The plane ride felt like knocking on hell’s door. My one-week old sore throat finally decided to let me expel the mucus starting this morning, which wasn’t enough preparation for the flight. The almost six hours I spent on that plane felt like eternity, and the cherry on top was a crippling migraine of Oberyn Martell proportions as we were about to land. With the very sorry state I was in, I knew I’ll have another run in with the airport’s thermal scanner. Surprise, surprise, Lima’s airport doesn’t seem to have one.
The only booboo in crossing the immigration counter was that the officer stamped a new page of my passport, but she was a nice old lady so I couldn’t really give her the stare of death despite me being a jerk. Now I only have room left for two more visas, and we’re just halfway done through the year. FML. Lima’s airport has free WiFi via Wigo, but it’s limited to 10 minutes. This is why I felt even more frustrated when the Uber driver decided to take a tour of the airport parking lot before reaching me.
I wanted to be a jerk to him too, but he was a nice old guy who wouldn’t stop giving tips on how to go around Lima and how to get rid of my illness. He told me I seemed desperate to get out of the airport. I did cancel the trip and called for a new driver, but Uber assigned him to me once again. I told him that I was really sick, and I think he was quick to understand that. My Airbnb host was yet another nice old lady, and a very accommodating one at that. She even accompanied me to the grocery and the pharmacy!
In the end, I woke up the next morning ready to fight, with the sore throat gone and almost no trace of the headache. Given that I have the whole weekend to spend in Lima, I decided to take everything slow. After having lunch at KFC, I called an Uber to bring me to Plaza de Armas, which is the historical core of the capital. Uber is not yet that popular here, but you are bound to find one with just around 5 minutes of wait time. The caveat is that it’s a bit pricy at PEN12.50 (~PHP187.50) per half an hour ride.
But I really have to fully recover before Tuesday morning, so I guess buying myself comfort is the way to go instead of facing hospital bills head-on later if this gets worse. Plaza de Armas looks fancier than Guate’s own plaza. Mexico’s Zocalo is way bigger, but Lima’s has more colonial buildings enclosing it on all sides, with the familiar bright yellow hues agreeing well with the faint tone of the palace and the cathedral. The square was very much alive, given it was a Saturday, with school children on field trips as well as tourists.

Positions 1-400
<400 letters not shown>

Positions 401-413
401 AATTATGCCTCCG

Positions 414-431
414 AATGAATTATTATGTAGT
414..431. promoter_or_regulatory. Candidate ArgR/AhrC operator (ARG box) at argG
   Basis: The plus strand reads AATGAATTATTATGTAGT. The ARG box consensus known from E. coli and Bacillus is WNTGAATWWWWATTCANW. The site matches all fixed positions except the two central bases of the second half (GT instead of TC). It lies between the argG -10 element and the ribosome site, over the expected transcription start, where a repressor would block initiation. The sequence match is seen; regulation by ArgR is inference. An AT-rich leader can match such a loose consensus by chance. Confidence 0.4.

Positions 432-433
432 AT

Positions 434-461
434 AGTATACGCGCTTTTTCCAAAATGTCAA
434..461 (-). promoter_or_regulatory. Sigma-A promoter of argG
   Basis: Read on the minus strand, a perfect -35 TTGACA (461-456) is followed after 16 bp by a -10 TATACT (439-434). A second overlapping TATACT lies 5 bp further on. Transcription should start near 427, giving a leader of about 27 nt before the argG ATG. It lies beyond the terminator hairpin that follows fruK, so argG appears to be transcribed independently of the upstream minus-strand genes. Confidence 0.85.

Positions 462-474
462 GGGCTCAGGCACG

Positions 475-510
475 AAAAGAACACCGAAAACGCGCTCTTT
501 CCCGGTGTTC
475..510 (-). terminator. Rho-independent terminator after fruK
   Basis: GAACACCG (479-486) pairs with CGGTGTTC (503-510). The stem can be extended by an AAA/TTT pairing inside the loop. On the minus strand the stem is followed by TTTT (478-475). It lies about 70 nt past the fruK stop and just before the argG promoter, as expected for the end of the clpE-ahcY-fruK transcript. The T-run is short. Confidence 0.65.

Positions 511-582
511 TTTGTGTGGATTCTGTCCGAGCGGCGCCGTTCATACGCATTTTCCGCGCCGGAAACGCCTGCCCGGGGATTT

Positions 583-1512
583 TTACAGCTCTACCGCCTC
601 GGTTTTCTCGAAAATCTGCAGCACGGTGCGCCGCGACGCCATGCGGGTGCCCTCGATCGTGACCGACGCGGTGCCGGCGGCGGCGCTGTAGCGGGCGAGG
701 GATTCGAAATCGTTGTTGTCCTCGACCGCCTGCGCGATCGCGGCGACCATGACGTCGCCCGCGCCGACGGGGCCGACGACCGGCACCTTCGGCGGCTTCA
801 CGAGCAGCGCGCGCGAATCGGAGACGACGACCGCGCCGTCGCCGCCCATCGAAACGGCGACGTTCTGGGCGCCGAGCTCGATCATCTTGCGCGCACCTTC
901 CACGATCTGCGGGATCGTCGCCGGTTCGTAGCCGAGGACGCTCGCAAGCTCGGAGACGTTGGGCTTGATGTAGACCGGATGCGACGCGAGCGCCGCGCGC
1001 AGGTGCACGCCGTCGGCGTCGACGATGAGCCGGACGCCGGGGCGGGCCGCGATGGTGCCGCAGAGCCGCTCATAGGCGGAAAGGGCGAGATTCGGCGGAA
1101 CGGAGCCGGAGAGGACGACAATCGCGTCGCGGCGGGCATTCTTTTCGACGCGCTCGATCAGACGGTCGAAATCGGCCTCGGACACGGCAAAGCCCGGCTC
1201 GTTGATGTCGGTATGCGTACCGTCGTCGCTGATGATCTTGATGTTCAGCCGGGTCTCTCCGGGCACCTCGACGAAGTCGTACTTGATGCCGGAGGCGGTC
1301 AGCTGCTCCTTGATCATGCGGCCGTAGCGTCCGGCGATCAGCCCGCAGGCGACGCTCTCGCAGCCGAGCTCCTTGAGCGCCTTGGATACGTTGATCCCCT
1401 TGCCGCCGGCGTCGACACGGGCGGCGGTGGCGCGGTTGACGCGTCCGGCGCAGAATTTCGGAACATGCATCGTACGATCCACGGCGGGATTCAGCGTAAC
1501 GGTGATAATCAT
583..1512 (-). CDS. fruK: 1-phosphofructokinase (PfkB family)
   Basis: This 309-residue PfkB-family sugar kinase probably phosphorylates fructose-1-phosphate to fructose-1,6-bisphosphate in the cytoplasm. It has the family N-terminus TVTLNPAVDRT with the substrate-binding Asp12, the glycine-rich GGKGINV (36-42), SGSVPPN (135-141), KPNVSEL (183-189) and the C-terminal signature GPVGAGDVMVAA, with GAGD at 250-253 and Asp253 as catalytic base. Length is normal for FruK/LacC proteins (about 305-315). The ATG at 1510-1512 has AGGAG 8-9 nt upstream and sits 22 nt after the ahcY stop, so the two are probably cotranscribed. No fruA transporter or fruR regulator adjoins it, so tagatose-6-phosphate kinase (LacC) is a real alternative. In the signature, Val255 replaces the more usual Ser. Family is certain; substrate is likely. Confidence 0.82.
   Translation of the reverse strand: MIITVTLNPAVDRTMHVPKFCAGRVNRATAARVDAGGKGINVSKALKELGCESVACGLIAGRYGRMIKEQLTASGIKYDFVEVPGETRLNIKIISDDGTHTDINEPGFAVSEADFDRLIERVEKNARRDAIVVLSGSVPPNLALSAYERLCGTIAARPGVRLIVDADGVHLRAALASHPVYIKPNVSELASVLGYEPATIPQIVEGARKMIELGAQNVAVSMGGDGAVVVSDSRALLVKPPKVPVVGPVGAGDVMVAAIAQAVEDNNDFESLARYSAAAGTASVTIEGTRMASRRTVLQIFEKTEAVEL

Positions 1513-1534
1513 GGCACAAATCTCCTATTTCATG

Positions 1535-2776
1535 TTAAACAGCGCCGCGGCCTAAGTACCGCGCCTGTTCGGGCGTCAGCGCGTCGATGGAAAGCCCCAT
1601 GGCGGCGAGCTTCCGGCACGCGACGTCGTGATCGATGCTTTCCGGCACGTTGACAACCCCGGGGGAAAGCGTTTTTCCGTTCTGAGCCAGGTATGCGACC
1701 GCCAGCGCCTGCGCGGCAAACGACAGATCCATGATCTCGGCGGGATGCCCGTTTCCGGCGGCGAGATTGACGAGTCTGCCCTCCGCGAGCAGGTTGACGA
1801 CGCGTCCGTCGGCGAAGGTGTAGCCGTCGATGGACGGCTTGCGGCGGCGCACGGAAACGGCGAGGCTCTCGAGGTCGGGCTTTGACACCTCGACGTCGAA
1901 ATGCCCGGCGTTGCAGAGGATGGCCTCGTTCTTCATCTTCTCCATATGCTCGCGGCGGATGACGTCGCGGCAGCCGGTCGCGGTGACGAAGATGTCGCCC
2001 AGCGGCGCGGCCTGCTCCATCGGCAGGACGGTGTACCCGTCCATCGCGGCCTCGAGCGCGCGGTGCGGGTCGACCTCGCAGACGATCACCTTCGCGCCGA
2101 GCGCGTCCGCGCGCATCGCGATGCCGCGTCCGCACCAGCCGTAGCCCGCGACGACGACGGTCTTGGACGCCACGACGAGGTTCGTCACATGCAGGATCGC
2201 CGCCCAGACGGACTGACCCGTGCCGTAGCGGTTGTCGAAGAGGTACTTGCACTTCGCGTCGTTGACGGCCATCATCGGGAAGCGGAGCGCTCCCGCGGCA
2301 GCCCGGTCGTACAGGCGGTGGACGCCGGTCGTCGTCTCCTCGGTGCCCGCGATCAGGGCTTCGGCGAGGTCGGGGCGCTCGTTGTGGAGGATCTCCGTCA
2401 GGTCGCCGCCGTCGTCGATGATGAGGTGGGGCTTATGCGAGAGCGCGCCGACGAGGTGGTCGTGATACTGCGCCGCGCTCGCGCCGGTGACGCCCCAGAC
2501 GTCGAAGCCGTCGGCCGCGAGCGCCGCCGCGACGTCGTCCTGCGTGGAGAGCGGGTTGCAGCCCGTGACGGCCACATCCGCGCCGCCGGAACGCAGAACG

You are allowed to take photos of the palace, but do ask one of the guards nicely. My timing was just about right, when the soldiers were doing their ceremonial march. The cathedral houses a museum of religious artifacts, if I remember it correctly. As you all know, I’m not that interested in religion, so I didn’t bother to go in. I think the entrance fee is PEN10 (~PHP150), but don’t quote me on that. You will then see a pastel green building at the end of the alley on the right side of the palace. Go there.
That building is the Casa de la Literatura Peruana, which is a library/museum dealing with everything Peruvian language and literature. It also has a collection of Mario Vargas Llosa’s books, if Hispanic lit is your thing. The interior design is an attraction in itself, with stained glass displays here and there, as well as the prevalent presence of the power of words, etched on the ceilings, the floor, and even the stairs. There’s no entrance fee, and there’s a toilet inside if you need one.
After that, you have the option to either go back to the square, or head east. To the west is the palace but entry is prohibited. Again, head east and you will find yourself in yet another church, a yellow one with a fountain as the centerpiece. You will also find pigeons being fed by tourists and locals alike. This church has catacombs if you feel a bit morose. Otherwise, head farther east and you will end up at the main avenue, where you will see a bridge heading to an area called Rimac.
That zone stands out because of the hill with houses on its slopes. I think it’s possible to go all the way up there, but I didn’t know which way to go. The area is also very dusty, so it was a bit difficult to navigate. In the end, you’ll see a footbridge which serves as a good vantage point for a panoramic shot.
[LIMA] Saturdays in Lima
[LIMA] Shopping by the Pacific
[LIMA] Shopping by the Pacific